Thursday, July 7, 2022

World Health Organization: Sierra Leone Is Ebola-free

The World Health Organization, a specialized agency of the United Nations that focuses on international public health, declared today that Ebola is out of Sierra Leone. The announcement made thousands take the streets to celebrate.

The crowd celebrated by waving banners, dancing and launching fireworks to the sky. It was the first time in 18 months that the country was free from the deadly virus.

Ebola killed almost 4,000 citizens and affected their struggling economy even more. Back in May, Liberia received the very same announcement. A new case was reported there two months later but nothing has happened since.

Anders Nordstrom, the UN agency’s country representative, announced to a numerous crowd that the World Health Organization had declared the end of the Ebola outbreak in the country. The news were met by a round of applause.

Hours after the announcement, the population was still celebrating, with bars offering free drinks and churches ringing bells.

Sierra LeoneThe country bordered by Guinea and Liberia recorded half of the cases. Estimates say Ebola has infected around 28,600 people in those three countries. The virus has taken the lives of more than 11,000 since late 2013. The number is said to be a little higher because some deaths have gone unreported.

Guinea Is Still Registering Cases

The announcement is great news for the United Nations after months of efforts to stop the virus from spreading even more. Guinea is now the only country still registering cases, but they’re only a few. The virus has also affected health services in the three countries, with more than 500 doctors and nurses losing their lives after treating patients.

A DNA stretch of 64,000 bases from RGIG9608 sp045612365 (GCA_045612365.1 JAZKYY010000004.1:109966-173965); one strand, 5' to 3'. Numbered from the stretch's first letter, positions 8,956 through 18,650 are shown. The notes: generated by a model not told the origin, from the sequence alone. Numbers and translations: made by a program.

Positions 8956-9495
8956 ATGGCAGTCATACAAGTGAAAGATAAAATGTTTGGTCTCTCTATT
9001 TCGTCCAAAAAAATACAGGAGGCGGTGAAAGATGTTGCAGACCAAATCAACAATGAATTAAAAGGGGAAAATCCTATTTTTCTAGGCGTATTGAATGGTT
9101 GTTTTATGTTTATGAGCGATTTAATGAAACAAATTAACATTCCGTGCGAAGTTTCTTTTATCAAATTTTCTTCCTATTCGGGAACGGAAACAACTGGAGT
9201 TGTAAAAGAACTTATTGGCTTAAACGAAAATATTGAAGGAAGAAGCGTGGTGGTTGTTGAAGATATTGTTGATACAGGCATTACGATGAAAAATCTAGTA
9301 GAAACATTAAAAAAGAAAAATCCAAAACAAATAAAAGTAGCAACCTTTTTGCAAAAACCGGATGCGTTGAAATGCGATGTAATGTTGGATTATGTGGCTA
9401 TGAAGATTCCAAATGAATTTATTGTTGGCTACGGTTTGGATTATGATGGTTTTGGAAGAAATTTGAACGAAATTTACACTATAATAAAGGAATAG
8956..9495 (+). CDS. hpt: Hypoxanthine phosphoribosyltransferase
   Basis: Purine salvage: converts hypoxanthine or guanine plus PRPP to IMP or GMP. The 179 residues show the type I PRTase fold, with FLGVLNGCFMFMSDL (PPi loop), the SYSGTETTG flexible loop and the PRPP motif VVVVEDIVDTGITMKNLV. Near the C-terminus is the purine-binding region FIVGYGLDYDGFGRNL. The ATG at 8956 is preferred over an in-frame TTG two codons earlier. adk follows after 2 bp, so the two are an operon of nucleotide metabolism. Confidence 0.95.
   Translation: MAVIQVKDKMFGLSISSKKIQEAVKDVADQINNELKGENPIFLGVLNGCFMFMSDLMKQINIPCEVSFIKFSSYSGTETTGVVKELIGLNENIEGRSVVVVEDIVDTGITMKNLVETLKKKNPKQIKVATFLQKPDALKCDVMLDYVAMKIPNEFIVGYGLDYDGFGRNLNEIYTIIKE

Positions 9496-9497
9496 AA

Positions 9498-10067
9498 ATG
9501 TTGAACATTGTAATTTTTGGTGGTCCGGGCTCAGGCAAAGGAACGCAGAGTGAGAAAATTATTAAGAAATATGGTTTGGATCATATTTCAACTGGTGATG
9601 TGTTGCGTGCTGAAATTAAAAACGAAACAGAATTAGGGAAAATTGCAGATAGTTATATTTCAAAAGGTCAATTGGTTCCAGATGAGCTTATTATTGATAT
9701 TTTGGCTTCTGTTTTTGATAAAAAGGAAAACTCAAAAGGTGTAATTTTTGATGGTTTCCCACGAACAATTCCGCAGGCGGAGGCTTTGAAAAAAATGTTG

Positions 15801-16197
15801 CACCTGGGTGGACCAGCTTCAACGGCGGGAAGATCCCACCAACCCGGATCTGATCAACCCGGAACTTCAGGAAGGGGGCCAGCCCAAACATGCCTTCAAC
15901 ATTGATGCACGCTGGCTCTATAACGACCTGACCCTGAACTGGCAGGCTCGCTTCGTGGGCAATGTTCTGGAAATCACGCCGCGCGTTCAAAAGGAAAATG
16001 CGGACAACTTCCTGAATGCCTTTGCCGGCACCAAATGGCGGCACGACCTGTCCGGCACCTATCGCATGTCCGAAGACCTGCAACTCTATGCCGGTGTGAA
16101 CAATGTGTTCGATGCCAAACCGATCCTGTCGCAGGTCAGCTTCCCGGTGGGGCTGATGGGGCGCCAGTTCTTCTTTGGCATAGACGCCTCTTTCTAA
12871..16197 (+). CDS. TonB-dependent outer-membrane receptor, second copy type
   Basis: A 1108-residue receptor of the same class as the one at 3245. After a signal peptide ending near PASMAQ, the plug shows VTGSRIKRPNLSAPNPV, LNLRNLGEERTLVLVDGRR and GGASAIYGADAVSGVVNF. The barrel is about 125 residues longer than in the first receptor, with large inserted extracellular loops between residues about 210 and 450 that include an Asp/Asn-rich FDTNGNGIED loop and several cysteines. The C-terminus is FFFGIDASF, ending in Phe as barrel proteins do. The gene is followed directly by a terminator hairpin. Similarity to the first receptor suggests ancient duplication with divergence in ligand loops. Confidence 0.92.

Sierra Leone began the countdown to being declared free of the virus back in September, just weeks after Liberia received the great news. In Guinea, where around 2,500 people have lost their lives, they have not been able to stay 42 days free of the virus.

Ernest Bai Koroma, Sierra Leone’s President, said that Ebola has ended but that they must be prepared for a re-emergence and that the country will keep its laboratories and treatment centers open. He says they’re confident now that they have a system in place to respond.


Koroma said he was now working on ending the national state of emergency, which restricted traveling and movement to other places, and also announced two public holidays to recognize those who risked their lives to fight the outbreak.

The epidemic was first reported 18 months ago and some say it arrived to the country when more than twelve women contracted Ebola in Guinea. Last year, the three countries were reporting hundreds of cases each week. Sierra Leone, which was devastated by a civil war that lasted 11 years, will now have to recover from the economic problems the virus caused. The World Bank estimates that the country in West Africa will lose at least $1.4 billion in economic growth this year. That didn’t stop people from celebrating, many of them had lost relatives to the virus and are happy to see it gone from the country.

Sean Farlow
University graduate with a bachelor's degree in business administration. Big fan of sports teams from South FL.


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